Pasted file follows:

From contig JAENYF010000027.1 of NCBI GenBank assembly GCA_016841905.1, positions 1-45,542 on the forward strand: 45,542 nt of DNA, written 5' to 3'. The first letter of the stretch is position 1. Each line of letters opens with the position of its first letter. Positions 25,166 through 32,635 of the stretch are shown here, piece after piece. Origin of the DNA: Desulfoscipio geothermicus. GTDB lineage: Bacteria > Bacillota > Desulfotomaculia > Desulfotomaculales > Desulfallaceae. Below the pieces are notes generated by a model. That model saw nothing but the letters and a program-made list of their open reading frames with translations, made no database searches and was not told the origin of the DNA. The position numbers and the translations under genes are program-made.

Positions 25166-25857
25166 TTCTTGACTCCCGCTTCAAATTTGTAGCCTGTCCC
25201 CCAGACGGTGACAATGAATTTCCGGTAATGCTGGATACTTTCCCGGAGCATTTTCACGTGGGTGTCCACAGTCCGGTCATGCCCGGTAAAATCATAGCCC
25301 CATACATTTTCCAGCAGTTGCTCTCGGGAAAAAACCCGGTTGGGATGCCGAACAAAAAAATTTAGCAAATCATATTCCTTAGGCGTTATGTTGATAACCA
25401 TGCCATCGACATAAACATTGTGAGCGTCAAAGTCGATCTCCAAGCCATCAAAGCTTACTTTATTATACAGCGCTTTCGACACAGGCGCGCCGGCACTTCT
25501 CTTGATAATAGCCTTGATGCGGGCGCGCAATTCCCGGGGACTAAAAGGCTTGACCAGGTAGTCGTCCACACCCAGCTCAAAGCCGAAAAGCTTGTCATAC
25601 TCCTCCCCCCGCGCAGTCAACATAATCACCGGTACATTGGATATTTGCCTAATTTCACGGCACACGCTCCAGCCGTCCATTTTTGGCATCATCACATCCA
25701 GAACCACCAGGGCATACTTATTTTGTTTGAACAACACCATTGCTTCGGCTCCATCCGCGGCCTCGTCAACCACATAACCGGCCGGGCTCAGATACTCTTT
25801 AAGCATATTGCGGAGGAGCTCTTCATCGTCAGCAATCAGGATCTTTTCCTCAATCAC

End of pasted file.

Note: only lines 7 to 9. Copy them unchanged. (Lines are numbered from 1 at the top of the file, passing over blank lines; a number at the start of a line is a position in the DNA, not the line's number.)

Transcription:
25501 CTTGATAATAGCCTTGATGCGGGCGCGCAATTCCCGGGGACTAAAAGGCTTGACCAGGTAGTCGTCCACACCCAGCTCAAAGCCGAAAAGCTTGTCATAC
25601 TCCTCCCCCCGCGCAGTCAACATAATCACCGGTACATTGGATATTTGCCTAATTTCACGGCACACGCTCCAGCCGTCCATTTTTGGCATCATCACATCCA
25701 GAACCACCAGGGCATACTTATTTTGTTTGAACAACACCATTGCTTCGGCTCCATCCGCGGCCTCGTCAACCACATAACCGGCCGGGCTCAGATACTCTTT